MADISON - The developer of Birmingham's The Summit may develop a city center here, Mayor Mary Hawkins-Butler announced last Thursday in her State of the City address.

Bayer Properties, the developer, is conducting a marketing feasibility study, she said.

The Summit is one of a number of properties owned and operated by Bayer. It is a 981,714 square-foot development that is considered a mixed-use outdoor fashion center.

"After the study is done we will have some hard numbers that will consist of the square footage of retail, offices and condos," Hawkins-Butler said. "I plan to meet with representatives of the company some time in March and hopefully the study will be completed by the end of April."

She added, "I'm confident we'll have great news to share."

The mayor would not go into detail on what the development would entail, saying it was too early on to discuss.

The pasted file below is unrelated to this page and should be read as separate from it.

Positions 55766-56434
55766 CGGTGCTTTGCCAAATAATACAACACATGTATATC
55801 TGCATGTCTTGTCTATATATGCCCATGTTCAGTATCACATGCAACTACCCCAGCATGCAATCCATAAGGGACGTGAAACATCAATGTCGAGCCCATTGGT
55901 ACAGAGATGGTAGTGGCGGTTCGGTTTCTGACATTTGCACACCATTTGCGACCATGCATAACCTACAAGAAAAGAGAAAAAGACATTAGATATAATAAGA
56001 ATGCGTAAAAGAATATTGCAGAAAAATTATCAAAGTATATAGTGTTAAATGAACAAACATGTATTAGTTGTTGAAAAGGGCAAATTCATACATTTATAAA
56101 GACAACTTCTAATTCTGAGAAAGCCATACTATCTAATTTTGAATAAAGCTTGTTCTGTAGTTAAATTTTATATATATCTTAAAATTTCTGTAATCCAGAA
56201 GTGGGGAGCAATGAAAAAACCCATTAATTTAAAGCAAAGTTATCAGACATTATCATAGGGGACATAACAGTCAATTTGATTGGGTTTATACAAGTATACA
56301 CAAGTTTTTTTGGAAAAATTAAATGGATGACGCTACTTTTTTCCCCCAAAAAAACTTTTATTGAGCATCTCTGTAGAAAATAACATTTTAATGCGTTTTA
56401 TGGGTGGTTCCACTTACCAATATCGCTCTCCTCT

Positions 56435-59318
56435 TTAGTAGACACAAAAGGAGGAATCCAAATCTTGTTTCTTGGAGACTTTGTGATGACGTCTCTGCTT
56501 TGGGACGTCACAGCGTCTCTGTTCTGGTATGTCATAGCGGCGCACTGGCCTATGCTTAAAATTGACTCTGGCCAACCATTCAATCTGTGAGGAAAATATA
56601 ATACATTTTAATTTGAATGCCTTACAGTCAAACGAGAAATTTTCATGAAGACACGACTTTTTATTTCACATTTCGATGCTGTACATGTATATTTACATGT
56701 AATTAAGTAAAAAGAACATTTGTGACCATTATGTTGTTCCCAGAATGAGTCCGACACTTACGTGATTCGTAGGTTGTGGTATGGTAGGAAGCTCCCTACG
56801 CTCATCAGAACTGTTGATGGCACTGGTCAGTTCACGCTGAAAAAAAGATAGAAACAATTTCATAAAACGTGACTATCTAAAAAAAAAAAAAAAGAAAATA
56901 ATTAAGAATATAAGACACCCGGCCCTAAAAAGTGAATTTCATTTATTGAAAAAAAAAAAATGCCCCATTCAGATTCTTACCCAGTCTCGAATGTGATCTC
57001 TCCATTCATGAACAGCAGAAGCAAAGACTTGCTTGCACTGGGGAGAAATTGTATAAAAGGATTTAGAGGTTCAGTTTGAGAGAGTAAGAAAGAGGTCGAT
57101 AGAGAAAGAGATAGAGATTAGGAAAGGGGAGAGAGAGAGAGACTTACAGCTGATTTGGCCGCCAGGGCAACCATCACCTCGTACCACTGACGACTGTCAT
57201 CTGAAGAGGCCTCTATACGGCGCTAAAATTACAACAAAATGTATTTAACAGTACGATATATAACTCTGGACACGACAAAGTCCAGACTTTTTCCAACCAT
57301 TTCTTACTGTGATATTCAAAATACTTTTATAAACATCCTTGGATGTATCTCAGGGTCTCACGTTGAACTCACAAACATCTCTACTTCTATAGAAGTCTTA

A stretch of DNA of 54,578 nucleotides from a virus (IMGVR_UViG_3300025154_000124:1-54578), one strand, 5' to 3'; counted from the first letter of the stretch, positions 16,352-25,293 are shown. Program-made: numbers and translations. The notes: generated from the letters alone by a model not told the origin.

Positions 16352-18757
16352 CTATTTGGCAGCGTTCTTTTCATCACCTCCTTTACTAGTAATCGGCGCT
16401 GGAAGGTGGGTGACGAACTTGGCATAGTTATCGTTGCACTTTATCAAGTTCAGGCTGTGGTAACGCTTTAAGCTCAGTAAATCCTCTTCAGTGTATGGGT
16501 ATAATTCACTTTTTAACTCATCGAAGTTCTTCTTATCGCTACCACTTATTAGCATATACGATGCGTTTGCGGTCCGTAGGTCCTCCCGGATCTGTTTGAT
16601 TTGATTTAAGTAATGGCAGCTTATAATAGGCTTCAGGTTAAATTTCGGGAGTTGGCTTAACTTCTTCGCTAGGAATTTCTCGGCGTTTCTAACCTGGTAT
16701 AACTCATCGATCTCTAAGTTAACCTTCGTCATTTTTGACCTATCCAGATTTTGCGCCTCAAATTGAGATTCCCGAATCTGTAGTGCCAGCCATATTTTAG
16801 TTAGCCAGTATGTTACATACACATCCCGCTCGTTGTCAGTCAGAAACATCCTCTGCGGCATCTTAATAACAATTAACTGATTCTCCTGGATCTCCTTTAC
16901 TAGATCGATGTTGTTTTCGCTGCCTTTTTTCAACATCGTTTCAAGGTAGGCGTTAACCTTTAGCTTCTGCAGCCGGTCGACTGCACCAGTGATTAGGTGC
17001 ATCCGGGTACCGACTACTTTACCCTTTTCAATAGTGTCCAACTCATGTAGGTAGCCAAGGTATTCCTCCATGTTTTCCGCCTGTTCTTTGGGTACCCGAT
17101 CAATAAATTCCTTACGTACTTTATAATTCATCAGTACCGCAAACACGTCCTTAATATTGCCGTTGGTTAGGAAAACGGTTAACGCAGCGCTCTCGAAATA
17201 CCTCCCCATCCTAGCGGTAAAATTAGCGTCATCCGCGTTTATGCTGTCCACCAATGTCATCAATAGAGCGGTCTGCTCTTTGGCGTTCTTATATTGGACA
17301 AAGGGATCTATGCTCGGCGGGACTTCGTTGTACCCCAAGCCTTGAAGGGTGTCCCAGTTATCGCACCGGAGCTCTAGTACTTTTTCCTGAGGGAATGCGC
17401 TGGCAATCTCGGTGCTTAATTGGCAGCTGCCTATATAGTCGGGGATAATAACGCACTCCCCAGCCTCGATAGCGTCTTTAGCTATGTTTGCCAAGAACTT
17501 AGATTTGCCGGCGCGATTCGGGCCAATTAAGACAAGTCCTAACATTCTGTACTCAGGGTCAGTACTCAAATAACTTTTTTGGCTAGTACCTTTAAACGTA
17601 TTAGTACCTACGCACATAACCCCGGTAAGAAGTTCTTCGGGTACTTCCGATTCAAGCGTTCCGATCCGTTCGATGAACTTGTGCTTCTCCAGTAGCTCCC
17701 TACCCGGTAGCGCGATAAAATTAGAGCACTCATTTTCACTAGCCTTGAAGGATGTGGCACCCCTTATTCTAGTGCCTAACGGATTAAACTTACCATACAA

Carl Crawford, chairman of the Madison Organization of Neighborhood Associations that sponsors the annual address, said excitement continues to build over the Bayer announcement.

"Madison citizens would like to see a town square development somewhat like Renaissance but different," he said. "It looks like that's being planned this year. I think that was one of the big positive thing she announced."

In addition to the possibility of a downtown transformation, Hawkins-Butler said there are plenty of economic development plans for 2014.

"There are several national chains as afar as restaurants and dining opportunities that are knocking on Madison's door," she said. "We are currently in conversations with Taco Bell and Longhorn Steakhouse and others."

She said the city is also compiling a list of streets for repaving and they are looking at over a dozen subdivisions that will receive improvements this year.

A good bit of Hawkins-Butler's speech centered on Lost Rabbit and its threat to Madison if developers are able to develop beyond the scope of what the original project called for.

"We need to remain diligent in watching what goes on," she said. "We have a friend with the Pearl River Valley Water Supply District, but we need to be very watchful about the covenants and what those covenants say."

Crawford said the meeting was packed with citizens eager to hear the good and the bad and that it continues to grow each year.

"The State of the City address is becoming a tradition," he said.

"Our Madison citizens look forward to it."